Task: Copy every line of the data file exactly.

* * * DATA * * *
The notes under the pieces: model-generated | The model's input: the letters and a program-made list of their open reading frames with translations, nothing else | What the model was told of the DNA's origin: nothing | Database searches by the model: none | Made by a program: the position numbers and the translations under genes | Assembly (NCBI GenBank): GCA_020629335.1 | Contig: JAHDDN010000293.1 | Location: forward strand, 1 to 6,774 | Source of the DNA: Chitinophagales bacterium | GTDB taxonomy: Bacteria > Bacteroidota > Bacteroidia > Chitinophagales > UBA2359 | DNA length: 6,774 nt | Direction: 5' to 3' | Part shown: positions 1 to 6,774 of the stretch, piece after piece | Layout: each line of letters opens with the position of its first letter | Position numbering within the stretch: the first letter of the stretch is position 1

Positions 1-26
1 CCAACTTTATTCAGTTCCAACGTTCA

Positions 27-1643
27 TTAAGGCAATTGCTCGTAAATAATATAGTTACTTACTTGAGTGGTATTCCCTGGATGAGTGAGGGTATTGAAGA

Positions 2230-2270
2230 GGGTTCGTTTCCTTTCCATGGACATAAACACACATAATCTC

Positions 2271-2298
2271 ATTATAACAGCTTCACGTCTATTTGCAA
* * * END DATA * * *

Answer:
The notes under the pieces: model-generated | The model's input: the letters and a program-made list of their open reading frames with translations, nothing else | What the model was told of the DNA's origin: nothing | Database searches by the model: none | Made by a program: the position numbers and the translations under genes | Assembly (NCBI GenBank): GCA_020629335.1 | Contig: JAHDDN010000293.1 | Location: forward strand, 1 to 6,774 | Source of the DNA: Chitinophagales bacterium | GTDB taxonomy: Bacteria > Bacteroidota > Bacteroidia > Chitinophagales > UBA2359 | DNA length: 6,774 nt | Direction: 5' to 3' | Part shown: positions 1 to 6,774 of the stretch, piece after piece | Layout: each line of letters opens with the position of its first letter | Position numbering within the stretch: the first letter of the stretch is position 1

Positions 1-26
1 CCAACTTTATTCAGTTCCAACGTTCA

Positions 27-1643
27 TTAAGGCAATTGCTCGTAAATAATATAGTTACTTACTTGAGTGGTATTCCCTGGATGAGTGAGGGTATTGAAGA

Positions 2230-2270
2230 GGGTTCGTTTCCTTTCCATGGACATAAACACACATAATCTC

Positions 2271-2298
2271 ATTATAACAGCTTCACGTCTATTTGCAA